Charleston Tiny House

Deconstruct to reconstruct.

Hey Zach, Whats the word on the tinyhouse?



Ive gotten asked this a few times in the last week. Truthfully, life has been has continued to stay hectic despite my attempts to start taking it more easy. I haven’t been making as much progress on the house as I would like to but, I just started a new job here in Charleston and have been working quite a bit getting settled there.  There have also been some large life changes that have impacted my drive for the project. But now that spring is here and the flowers on the island are in bloom, I am ready to get back to work and keep the blog going.


I have the majority of the exterior of the house done. It needs the ridgecap put on the roof and another panel(awaiting  arrival) and that’s about it. The interior of the house is going to much more complex of a process than the exterior. I am having  to consider all of the systems and their placement in the house and the order of installation of those systems. So I have taken a bit of time to get that planned out and haven’t been working much. But here is where things stand today:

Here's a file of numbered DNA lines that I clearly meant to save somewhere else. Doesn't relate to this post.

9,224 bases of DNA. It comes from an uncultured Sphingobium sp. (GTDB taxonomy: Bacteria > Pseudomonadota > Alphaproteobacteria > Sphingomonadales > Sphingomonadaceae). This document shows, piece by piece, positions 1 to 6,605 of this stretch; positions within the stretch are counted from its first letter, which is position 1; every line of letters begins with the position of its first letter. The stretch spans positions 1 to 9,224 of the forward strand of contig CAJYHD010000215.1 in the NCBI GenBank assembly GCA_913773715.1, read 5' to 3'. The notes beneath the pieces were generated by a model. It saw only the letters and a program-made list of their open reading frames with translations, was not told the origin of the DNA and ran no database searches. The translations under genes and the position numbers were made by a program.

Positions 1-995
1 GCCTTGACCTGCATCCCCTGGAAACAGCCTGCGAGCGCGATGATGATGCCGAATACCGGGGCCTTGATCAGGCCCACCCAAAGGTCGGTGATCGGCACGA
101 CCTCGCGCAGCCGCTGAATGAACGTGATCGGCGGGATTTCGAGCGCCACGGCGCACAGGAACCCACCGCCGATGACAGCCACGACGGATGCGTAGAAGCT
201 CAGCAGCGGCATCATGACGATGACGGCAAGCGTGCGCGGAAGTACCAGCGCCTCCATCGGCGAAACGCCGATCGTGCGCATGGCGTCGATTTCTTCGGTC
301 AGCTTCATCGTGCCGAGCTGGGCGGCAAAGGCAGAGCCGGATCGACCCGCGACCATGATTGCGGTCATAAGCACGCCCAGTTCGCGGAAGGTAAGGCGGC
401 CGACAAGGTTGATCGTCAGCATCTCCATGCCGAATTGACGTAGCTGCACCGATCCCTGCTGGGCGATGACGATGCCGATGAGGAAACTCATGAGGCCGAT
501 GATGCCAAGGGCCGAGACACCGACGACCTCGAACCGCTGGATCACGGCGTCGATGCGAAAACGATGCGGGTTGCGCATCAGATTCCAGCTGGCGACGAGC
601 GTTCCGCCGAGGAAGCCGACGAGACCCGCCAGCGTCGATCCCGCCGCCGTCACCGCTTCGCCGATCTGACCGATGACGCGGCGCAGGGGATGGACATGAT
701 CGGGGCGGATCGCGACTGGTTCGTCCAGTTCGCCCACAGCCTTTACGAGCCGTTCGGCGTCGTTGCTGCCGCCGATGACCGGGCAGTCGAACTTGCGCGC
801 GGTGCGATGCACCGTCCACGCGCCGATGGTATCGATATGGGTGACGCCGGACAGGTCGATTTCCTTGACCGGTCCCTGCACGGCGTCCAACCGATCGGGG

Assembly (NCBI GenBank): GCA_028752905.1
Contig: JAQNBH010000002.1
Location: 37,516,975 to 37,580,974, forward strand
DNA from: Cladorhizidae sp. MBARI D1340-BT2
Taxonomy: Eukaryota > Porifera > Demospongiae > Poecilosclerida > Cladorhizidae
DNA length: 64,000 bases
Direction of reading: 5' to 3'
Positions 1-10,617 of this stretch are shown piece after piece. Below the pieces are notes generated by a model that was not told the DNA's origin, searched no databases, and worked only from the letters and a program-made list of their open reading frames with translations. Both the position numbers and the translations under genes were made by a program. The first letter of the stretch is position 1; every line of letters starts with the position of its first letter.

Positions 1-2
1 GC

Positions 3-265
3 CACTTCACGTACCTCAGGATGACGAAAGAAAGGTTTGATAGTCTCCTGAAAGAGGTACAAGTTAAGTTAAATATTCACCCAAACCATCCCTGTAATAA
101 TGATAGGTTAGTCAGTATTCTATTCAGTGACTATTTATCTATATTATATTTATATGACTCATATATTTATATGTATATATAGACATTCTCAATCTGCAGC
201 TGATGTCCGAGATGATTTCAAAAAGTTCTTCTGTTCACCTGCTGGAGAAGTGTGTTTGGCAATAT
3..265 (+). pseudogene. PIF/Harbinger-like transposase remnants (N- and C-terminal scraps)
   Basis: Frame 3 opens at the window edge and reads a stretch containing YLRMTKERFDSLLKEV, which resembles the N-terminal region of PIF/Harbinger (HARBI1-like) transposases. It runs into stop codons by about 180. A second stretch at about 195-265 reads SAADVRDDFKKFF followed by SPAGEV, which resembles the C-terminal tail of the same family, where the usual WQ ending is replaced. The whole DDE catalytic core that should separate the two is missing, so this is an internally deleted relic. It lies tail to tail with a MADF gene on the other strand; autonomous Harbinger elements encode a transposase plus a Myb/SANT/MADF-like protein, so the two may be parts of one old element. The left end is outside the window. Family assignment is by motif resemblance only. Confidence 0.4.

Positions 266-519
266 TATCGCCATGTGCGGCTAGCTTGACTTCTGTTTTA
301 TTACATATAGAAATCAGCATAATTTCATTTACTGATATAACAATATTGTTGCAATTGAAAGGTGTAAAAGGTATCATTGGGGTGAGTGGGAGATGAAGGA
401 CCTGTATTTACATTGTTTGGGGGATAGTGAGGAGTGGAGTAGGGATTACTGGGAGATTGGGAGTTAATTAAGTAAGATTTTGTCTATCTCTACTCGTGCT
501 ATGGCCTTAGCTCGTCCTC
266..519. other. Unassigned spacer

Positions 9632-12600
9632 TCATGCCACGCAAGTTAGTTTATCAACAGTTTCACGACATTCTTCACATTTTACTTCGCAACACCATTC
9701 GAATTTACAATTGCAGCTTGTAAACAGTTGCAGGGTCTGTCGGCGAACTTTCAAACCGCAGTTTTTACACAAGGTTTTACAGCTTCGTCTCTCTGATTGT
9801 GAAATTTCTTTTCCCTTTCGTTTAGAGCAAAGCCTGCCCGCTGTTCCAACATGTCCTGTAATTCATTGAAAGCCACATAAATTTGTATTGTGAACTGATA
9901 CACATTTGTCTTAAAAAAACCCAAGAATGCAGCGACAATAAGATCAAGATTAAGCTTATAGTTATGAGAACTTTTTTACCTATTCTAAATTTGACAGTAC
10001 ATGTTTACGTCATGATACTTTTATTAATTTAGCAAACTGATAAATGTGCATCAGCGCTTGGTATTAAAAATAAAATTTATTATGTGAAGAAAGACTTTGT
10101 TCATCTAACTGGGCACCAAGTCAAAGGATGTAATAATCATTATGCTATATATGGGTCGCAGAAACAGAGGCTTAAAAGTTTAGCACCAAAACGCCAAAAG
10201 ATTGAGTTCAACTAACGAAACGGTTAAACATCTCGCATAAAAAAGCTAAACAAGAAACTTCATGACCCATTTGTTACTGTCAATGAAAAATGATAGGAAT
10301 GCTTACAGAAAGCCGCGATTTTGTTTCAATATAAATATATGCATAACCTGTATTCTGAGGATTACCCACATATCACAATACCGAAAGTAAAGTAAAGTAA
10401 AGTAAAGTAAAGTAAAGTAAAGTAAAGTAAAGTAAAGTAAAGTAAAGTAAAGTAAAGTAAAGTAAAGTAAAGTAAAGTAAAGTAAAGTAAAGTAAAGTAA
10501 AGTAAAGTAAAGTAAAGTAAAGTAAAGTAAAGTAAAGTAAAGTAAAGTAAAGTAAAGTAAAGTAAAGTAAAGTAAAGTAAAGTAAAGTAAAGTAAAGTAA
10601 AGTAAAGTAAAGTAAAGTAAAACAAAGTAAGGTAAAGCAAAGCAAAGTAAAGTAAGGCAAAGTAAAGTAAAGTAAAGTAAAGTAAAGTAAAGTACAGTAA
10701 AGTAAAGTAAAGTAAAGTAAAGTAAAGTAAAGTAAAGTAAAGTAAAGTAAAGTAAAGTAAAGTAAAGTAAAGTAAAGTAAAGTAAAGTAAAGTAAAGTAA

One of the first tasks that I have been deliberating  has been the insulation. I recently picked up 3 pallets of reclaimed Poly-iso panel from a place in upstate SC and had been planning on using that to insulate the house. Its a good product and each 2″ sheet has an insulation value of  R13. What I don’t like about it is its inability to fill in all the tiny cracks and spaces, so it would be possible (but unlikely) to get moisture build up between the panel and the wall. I am only building this house once and want to make sure that it is done to the best of my ability. So, now I am considering using a spray in poly-iso product. This would fill in all those spaces and prevent moisture build up between the insulation and the wall. Spray-in would also add another level of structural rigidity to the house because it acts a bit like an epoxy and bonds everything together. It would cost me a bit more to do it, but I would hate to look back and wish I would have done it. That being said, I have enough insulation to insulate two tiny houses. I have already promised some to one tiny houser, so if you know someone who is looking for some, send them my way.